Oklahoma School District Continues Rebuilding Effort Following Deadly Tornado

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moore-tornadoTrent Gibson, director of student transportation at the Oklahoma State Department of Education, told STN the EF5 tornado that brought devastation to the community of Moore, south of Oklahoma City, last week narrowly missed the school district’s bus facility. 

But, Gibson added, communication into and out of the affected area has been and continues to be “a very big problem” because the Moore Public School technology center was damaged. He also said the bus facility was in the general path of the two-mile-wide tornado, which killed 24 people and injured at least another 150. The death toll was initially expected to rise following the May 20 twister, but at least another 100 people were pulled from the rubble alive.

News reports indicated that the tornado touched down in Moore for some 40 minutes. The tornado is considered one of the worst in the nation’s history. The same area was devastated by a similar-strength tornado in 1999. 

Two elementary schools were also destroyed, and news outlets reported that nearly half of the fatalities were children from one of the schools. As a result, Gibson said the school district, the third largest in the state, will not finish the current school year so it can begin preparing for next school year.

“Things are progressing along right now, but I would be concerned about what happens in a few weeks when the spotlight moves on to other issues,” Gibson said. “That will be when we would be more able to determine the needs. Basically people are sheltered and fed right now, and they are not thinking much beyond that at this point.”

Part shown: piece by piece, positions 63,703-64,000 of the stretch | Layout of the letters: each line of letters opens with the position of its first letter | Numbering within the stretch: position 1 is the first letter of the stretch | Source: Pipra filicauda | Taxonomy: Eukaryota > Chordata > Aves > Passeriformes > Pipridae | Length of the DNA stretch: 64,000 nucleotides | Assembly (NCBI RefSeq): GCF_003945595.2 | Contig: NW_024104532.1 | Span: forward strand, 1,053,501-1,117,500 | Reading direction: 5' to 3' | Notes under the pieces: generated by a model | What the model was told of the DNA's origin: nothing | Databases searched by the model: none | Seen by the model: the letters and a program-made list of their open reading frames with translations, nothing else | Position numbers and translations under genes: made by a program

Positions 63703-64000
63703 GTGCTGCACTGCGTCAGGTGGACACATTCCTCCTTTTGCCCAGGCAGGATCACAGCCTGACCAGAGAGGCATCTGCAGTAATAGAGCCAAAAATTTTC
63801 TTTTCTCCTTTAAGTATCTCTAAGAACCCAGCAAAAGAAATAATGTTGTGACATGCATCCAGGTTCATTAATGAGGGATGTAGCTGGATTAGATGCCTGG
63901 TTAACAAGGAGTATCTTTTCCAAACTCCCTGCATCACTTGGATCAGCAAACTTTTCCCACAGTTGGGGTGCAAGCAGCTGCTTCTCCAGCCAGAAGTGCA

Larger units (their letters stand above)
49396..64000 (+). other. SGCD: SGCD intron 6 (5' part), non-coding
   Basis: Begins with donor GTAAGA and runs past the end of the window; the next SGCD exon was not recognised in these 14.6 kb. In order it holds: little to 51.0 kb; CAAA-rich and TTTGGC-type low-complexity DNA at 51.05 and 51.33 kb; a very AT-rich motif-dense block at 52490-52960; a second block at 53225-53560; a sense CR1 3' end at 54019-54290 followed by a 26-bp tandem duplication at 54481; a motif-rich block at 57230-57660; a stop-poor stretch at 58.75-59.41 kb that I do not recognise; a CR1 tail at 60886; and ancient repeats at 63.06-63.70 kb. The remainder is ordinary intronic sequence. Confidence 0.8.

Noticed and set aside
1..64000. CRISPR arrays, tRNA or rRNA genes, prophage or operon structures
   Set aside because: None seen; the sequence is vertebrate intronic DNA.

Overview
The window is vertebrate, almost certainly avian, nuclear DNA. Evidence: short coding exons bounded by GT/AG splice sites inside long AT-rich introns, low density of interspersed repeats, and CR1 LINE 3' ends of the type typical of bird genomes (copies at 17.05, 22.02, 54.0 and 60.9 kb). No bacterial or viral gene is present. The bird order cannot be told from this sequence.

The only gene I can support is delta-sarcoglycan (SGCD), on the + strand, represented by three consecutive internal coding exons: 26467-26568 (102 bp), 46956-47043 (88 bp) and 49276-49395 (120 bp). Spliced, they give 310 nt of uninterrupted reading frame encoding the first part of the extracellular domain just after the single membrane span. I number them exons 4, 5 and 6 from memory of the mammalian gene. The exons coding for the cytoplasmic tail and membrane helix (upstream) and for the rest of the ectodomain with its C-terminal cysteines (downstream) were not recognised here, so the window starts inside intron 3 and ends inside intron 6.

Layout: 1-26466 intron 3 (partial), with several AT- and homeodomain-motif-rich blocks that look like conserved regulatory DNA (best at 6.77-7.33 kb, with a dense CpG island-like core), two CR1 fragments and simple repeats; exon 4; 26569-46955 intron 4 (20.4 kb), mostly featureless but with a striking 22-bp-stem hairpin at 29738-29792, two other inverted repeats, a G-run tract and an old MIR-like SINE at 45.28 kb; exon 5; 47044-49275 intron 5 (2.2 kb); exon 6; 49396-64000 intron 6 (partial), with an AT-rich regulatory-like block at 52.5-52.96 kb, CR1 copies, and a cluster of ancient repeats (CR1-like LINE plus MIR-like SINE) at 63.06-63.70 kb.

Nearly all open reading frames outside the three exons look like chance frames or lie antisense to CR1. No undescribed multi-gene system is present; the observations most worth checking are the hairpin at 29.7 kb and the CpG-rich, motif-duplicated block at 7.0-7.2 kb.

Gibson spoke with Ron Spitler, Moore’s acting transportation director, who told Gibson he is working on a list of bus drivers who were affected by the tornado. The list keeps changing every day as new status reports come in.

Meanwhile, Moore Public Schools set up an online tornado relief fund, with donations being used for area cleanup and for resupplying teachers and schools with basic classroom learning materials and support. The fund will also provide food, clothing, shelter, after-school care and school-bus services to and from school-related events. Checks may also be made out to: Moore Public Schools Tornado Relief Fund, 1500 SE 4th St., Moore, OK 73160. 

The city has also set up a recovery website that and documents the ongoing rebuilding and healing efforts, and provides resources. President Obama toured the area on May 26.

Gibson added that Moore has been “overwhelmed” by the amount of volunteer support that has descended on the city.

Photo credit: Associated Press